We also have trailers for this film, From Hell and X-men: The Last Stand.

Score: ***

WISIA: I really dig it so, yeah: 100%

Rupture (2016)

One from the to watch pile…

Rupture (2016)

Film: When is a superhero movie not a superhero movie? When it is an exploration of ‘super powers’ and what it may take to get them to manifest in regular human beings! With the glut of fairly generic superhero films littering the cinemas, it’s nice to see someone doing such an exploration.

As one would expect, such a film would be made by people who are perhaps somewhat subversive with their previous productions, and in this case we are treated by the writer and director of the film Secretary, Steven Shainberg and Brian Nelson.

Reneé (Naomi Rapace), divorced, lives in the suburbs with her son, Evan (Percy Hynes White) but unbeknownst to her, her house is littered with camera, feeding the details of her everyday life to…someone?

After dropping her son off at his father’s house for a few days, Reneé is kidnapped and tasered by a group of people (including Fantastic Four’s Michael Chiklis) and taken to a facility, run by Dr. Nyman (Lesley Manville) and her team (including Peter Stormare) where she is subjected to a series of experiments by that are seemingly meant to test her endurance… it to what end? What will happen if and when she finally breaks?

Imagine making Hostel with a Twin Peaks color palette via a Croenenberg body-horror nightmare mixed with a Marilyn Manson filmclip hoping for a X-men styled result and you’ll get where Rupture is coming from. Mind you, if I’m totally honest, it’s a Diet Coke version of Martyrs.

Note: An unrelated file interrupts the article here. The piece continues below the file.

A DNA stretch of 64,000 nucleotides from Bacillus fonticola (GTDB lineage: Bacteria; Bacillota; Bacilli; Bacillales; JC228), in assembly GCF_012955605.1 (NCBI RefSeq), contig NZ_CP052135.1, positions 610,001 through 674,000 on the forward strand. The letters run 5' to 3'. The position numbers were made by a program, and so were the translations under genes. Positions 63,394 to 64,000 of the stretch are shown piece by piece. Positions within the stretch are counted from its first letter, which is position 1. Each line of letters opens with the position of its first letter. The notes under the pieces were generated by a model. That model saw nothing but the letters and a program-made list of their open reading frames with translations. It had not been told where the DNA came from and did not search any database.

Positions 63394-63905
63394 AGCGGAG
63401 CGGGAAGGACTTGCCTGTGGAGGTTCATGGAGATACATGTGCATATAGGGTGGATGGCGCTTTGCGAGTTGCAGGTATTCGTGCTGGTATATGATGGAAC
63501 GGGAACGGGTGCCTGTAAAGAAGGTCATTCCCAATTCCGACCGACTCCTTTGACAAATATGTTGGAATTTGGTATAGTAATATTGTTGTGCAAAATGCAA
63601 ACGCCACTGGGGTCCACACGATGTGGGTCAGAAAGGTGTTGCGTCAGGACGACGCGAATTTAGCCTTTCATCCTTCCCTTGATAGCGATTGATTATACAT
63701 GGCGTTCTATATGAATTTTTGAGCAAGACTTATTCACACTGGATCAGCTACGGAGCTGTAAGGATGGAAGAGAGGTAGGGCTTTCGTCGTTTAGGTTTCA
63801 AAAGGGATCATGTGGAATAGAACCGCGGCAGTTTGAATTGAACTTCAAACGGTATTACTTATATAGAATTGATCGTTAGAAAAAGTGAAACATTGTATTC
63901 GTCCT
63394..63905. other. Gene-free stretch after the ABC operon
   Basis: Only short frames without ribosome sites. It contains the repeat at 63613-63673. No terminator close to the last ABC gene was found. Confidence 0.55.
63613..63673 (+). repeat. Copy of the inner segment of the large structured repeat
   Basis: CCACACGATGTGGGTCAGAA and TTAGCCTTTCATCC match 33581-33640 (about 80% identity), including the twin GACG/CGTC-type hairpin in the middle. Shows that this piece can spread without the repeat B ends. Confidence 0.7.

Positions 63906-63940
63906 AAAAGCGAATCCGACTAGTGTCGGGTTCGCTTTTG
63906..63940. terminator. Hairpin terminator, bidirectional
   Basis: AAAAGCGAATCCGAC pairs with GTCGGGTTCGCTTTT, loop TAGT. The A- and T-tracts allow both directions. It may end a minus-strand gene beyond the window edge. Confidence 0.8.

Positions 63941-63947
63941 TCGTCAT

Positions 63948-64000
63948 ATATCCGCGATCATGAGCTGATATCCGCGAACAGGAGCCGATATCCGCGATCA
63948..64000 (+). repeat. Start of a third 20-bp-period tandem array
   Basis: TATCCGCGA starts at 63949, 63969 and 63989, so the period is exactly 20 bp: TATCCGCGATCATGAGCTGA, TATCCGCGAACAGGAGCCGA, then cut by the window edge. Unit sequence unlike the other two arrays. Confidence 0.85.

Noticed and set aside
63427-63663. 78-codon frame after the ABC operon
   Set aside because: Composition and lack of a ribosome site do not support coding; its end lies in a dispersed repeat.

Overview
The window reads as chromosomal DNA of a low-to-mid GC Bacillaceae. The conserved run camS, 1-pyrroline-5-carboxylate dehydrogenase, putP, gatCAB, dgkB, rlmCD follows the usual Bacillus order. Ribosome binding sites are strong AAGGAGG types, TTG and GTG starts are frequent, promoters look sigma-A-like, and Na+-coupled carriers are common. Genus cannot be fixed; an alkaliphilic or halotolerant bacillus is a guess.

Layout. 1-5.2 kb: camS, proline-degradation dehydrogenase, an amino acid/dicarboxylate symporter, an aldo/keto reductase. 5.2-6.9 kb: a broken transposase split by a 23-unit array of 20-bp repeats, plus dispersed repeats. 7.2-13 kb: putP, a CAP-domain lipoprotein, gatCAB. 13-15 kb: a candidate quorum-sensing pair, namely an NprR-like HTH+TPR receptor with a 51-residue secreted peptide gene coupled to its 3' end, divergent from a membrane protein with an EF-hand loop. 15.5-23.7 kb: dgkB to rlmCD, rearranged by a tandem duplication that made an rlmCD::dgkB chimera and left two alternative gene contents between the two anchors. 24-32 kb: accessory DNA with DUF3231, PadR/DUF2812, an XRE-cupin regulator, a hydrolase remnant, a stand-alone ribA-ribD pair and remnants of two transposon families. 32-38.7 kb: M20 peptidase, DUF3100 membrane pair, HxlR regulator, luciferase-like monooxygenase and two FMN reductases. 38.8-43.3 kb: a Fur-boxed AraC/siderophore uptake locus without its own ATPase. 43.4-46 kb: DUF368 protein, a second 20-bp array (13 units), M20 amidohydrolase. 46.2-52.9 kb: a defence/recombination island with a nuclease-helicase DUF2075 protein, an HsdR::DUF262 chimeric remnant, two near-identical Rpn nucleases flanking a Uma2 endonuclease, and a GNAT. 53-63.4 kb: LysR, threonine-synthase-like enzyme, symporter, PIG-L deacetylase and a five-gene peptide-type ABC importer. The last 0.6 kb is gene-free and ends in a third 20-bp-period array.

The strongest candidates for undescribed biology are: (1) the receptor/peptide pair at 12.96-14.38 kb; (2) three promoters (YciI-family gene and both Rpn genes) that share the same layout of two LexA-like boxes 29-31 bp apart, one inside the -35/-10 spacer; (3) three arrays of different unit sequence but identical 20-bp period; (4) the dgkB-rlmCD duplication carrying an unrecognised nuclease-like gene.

Shainberg has an extraordinary mix of cast members who possibly shouldn’t work well together, but do so well, and to an increasingly odd effect as the film goes on.

It’s extraordinarily claustrophobic and the villains are persistently moustache-twirling weirdos with a mysterious agenda and that is what will keep you entertained for the entire film. Sure there are some inconsistencies, like the bad guys wiring up Reneé’s entire house with cameras, but there are none in the entire facility except portable video cameras carried around for the experiments, but I’ve seen far worse plot devices in my 15 odd years of reviewing films.

By the way, there is a couple of tributes to other genre films… keep a look out for them.

Score: ****

Format: The reviewed copy of this film was the Australian Region B Bluray, which runs for approximately 101 minutes. The image and sound, presented in 2.35:1 and DTS-HD 5.1, are both perfect.

Score: *****

Extras: Not a single one.

Score: 0

WISIA: It’s a great story with an awesome cast, though once it’s secret are revealed a second watching probably isn’t going to have the same effect.

Insidious (2010)

One from the re watch pile…

Insidious (2010)

Film: One thing I have found odd about cinema at the moment is that there is heaps of supernatural horror that’s popular to a mainstream audience. I am sure there is some kind of psychological reason that the general public is shying away from ‘real’ human killers in their horror, but I’m no psychologist so I can’t really comment on that.

What we have here is a film from Australia’s very own James Wan and Leigh Whannell, the creators of the Saw series and The Conjuring franchise, so Hollywood must love them with their ability to milk the cash cow.